John Stone from the University of Illinois presented this talk at the Intel HPC Developer Conference at SC15. “VMD is designed for modeling, visualization, and analysis of biological systems such as proteins, nucleic acids, lipid bilayer assemblies, etc. It may be used to view more general molecules, as VMD can read standard Protein Data Bank (PDB) files and display the contained structure.”
Graduate students and postdoctoral scholars from institutions in Canada, Europe, Japan and the United States are invited to apply for the seventh International Summer School on HPC Challenges in Computational Sciences, to be held June 26 to July 1, 2016, in Ljubljana, Slovenia. The summer school is sponsored by the Extreme Science and Engineering Discovery Environment (XSEDE) with funds from the U.S. National Science Foundation, Compute/Calcul Canada, the Partnership for Advanced Computing in Europe (PRACE) and the RIKEN Advanced Institute for Computational Science (RIKEN AICS).
This week Flow Science released a new version of FLOW-3D Cast, its software specially-designed for metal casters. FLOW-3D Cast v4.1 offers powerful advances in modeling capabilities, accuracy and performance.
In this video from the Intel HPC Developer Conference at SC15, Jim Jeffers from Intel presents an SDVis Overview. After that, Bruce Cherniak from Intel presents: OpenSWR: Fast SW Rendering within MESA. “This session has two talk for the price of one: (1) Software Defined Visualization: Modernizing Vis. A ground swell is underway to modernize HPC codes to take full advantage of the growing parallelism in today’s and tomorrow’s CPU’s. Visualization workflows are no exception and this talk will discuss the recent Software Defined Visualization efforts by Intel and Vis community partners to improve flexibility, performance and workflows for visual data analysis and rendering to maximize scientific understanding. (2) OpenGL rasterized rendering is a so called “embarrasingly” parallel workload. As such, multicore and manycore CPUs can provide strong, flexible and large memory footprint solutions, especially for large data rendering. OpenSWR is a MESA3D based parallel OpenGL software renderer from Intel that enables strong interactive performance for HPC visualization applications on workstations through supercomputing clusters without the I/O and memory limitations of GPUs. We will discuss the current feature support, performance and implementation of this open source OpenGL solution.”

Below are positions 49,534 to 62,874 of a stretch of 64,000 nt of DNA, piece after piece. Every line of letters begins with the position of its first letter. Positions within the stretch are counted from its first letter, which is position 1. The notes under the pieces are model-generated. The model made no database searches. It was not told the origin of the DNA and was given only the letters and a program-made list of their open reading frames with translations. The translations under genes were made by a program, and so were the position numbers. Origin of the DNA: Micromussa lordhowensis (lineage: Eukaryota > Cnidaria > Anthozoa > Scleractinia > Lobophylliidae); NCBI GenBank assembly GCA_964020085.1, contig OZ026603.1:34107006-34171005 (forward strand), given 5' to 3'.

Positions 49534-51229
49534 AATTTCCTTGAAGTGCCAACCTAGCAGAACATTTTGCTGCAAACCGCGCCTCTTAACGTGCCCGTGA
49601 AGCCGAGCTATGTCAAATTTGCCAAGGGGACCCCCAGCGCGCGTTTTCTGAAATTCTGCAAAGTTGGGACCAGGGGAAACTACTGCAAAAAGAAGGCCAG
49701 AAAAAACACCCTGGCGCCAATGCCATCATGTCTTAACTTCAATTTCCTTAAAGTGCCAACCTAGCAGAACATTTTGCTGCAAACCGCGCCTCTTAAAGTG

“EnSight is a software program for visualizing, analyzing, and communicating data from computer simulations and/or experiments. The purpose of OpenSWR is to provide a high performance, highly scalable OpenGL compatible software rasterizer that allows use of unmodified visualization software. This allows working with datasets where GPU hardware isn’t available or is limiting. OpenSWR is completely CPU-based, and runs on anything from laptops, to workstations, to compute nodes in HPC systems. OpenSWR internally builds on top of LLVM, and fully utilizes modern instruction sets like Intel®Streaming SIMD Extensions (SSE), and Intel® Advanced Vector Extensions (AVX and AVX2) to achieve high rendering performance.”
In this video from SC15, Intel’s Diane Bryant discusses how next-generation supercomputers are transforming HPC and presenting exciting opportunities to advance scientific research and discovery to deliver far-reaching impacts on society. As a frequent speaker on the future of technology, Bryant draws on her experience running Intel’s Data Center Group, which includes the HPC business segment, and products ranging from high-end co-processors for supercomputers to big data analytics solutions to high-density systems for the cloud.
In this podcast, Jorge Salazar from TACC interviews two winners of the 2015 ACM Gordon Bell Prize, Omar Ghattas and Johann Rudi of the Institute for Computational Engineering and Sciences, UT Austin. As part of the discussion, Ghattas describes how parallelism and exascale computing will propel science forward.
“General Relativity is celebrating this year a hundred years since its first publication in 1915, when Einstein introduced his theory of General Relativity, which has revolutionized in many ways the way we view our universe. For instance, the idea of a static Euclidean space, which had been assumed for centuries and the concept that gravity was viewed as a force changed. They were replaced with a very dynamical concept of now having a curved space-time in which space and time are related together in an intertwined way described by these very complex, but very beautiful equations.”
Does your research generate, analyze, and/or visualize data using advanced digital resources? In its recent Call for Participation, the CADENS project is looking for scientific data to visualize or existing data visualizations to weave into larger documentary narratives in a series of fulldome digital films and TV programs aimed at broad public audiences. Visualizations of your work could reach millions of people, amplifying its greater societal impacts!
Scientists at the University of Texas at Austin, IBM Research, New York University and the California Institute of Technology have been awarded the 2015 Gordon Bell Prize for realistically simulating the forces inside the Earth that drive plate tectonics. The team’s work could herald a major step toward better understanding of earthquakes and volcanic activity.